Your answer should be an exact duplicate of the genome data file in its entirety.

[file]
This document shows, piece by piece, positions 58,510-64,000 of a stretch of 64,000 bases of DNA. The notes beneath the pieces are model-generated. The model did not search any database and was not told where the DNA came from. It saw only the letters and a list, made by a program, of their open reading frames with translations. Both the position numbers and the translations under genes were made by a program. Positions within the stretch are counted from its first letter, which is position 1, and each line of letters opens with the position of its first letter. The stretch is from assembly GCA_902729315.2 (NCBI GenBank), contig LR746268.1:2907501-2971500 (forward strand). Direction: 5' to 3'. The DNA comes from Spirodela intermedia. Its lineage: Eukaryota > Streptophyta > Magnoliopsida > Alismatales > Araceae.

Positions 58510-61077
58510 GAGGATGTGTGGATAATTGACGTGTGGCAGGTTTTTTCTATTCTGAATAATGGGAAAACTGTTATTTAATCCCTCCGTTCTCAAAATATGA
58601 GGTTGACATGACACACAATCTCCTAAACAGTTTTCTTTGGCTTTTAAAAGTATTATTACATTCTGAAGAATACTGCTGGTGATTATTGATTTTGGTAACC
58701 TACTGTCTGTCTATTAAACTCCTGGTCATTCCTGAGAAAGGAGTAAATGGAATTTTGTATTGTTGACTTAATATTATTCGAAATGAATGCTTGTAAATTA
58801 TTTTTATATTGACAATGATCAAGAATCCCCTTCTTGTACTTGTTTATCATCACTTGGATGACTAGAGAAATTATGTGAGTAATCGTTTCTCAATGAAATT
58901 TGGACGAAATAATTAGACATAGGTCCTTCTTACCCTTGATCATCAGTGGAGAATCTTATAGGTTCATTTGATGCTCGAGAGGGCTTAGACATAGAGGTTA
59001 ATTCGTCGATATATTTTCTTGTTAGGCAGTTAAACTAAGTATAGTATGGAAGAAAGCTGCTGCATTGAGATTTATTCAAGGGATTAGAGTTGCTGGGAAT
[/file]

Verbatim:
This document shows, piece by piece, positions 58,510-64,000 of a stretch of 64,000 bases of DNA. The notes beneath the pieces are model-generated. The model did not search any database and was not told where the DNA came from. It saw only the letters and a list, made by a program, of their open reading frames with translations. Both the position numbers and the translations under genes were made by a program. Positions within the stretch are counted from its first letter, which is position 1, and each line of letters opens with the position of its first letter. The stretch is from assembly GCA_902729315.2 (NCBI GenBank), contig LR746268.1:2907501-2971500 (forward strand). Direction: 5' to 3'. The DNA comes from Spirodela intermedia. Its lineage: Eukaryota > Streptophyta > Magnoliopsida > Alismatales > Araceae.

Positions 58510-61077
58510 GAGGATGTGTGGATAATTGACGTGTGGCAGGTTTTTTCTATTCTGAATAATGGGAAAACTGTTATTTAATCCCTCCGTTCTCAAAATATGA
58601 GGTTGACATGACACACAATCTCCTAAACAGTTTTCTTTGGCTTTTAAAAGTATTATTACATTCTGAAGAATACTGCTGGTGATTATTGATTTTGGTAACC
58701 TACTGTCTGTCTATTAAACTCCTGGTCATTCCTGAGAAAGGAGTAAATGGAATTTTGTATTGTTGACTTAATATTATTCGAAATGAATGCTTGTAAATTA
58801 TTTTTATATTGACAATGATCAAGAATCCCCTTCTTGTACTTGTTTATCATCACTTGGATGACTAGAGAAATTATGTGAGTAATCGTTTCTCAATGAAATT
58901 TGGACGAAATAATTAGACATAGGTCCTTCTTACCCTTGATCATCAGTGGAGAATCTTATAGGTTCATTTGATGCTCGAGAGGGCTTAGACATAGAGGTTA
59001 ATTCGTCGATATATTTTCTTGTTAGGCAGTTAAACTAAGTATAGTATGGAAGAAAGCTGCTGCATTGAGATTTATTCAAGGGATTAGAGTTGCTGGGAAT